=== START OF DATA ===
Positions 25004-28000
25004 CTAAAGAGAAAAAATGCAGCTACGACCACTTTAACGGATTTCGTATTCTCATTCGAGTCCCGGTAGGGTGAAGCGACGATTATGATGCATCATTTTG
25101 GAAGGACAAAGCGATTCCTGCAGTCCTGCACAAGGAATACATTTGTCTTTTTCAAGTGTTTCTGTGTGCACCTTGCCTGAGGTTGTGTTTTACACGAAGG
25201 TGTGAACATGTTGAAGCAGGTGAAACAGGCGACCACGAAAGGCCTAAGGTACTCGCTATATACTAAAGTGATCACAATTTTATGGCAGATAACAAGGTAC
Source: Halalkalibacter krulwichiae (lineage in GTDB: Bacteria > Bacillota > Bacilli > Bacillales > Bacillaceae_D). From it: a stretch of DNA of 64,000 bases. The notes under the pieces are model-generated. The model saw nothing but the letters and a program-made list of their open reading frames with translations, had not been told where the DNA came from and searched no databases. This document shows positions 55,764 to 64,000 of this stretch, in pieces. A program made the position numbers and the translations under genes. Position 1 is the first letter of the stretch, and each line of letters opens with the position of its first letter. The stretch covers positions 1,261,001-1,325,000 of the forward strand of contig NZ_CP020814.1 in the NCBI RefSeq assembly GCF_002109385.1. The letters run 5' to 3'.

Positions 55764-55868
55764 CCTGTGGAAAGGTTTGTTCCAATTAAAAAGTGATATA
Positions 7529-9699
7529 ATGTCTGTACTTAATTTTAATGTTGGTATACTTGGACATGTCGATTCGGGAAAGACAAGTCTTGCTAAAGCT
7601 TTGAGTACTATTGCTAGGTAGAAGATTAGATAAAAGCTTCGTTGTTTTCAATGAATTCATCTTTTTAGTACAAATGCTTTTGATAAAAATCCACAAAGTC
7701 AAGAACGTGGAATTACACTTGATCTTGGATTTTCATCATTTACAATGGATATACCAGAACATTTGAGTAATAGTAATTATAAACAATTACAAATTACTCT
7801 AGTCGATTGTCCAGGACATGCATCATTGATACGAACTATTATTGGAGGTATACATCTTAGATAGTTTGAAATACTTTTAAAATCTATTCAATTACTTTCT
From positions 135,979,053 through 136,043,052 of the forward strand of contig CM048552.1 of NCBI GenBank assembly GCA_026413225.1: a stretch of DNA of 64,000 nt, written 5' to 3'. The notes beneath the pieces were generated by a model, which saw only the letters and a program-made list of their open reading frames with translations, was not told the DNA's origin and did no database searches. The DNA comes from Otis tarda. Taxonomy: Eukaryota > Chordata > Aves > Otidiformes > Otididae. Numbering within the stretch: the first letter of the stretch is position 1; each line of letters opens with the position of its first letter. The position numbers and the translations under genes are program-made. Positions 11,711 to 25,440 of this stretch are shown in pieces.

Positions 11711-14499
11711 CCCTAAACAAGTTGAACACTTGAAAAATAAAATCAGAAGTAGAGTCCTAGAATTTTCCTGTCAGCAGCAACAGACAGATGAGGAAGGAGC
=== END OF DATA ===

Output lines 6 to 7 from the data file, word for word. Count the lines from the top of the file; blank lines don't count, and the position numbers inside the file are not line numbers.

Positions 55764-55868
55764 CCTGTGGAAAGGTTTGTTCCAATTAAAAAGTGATATA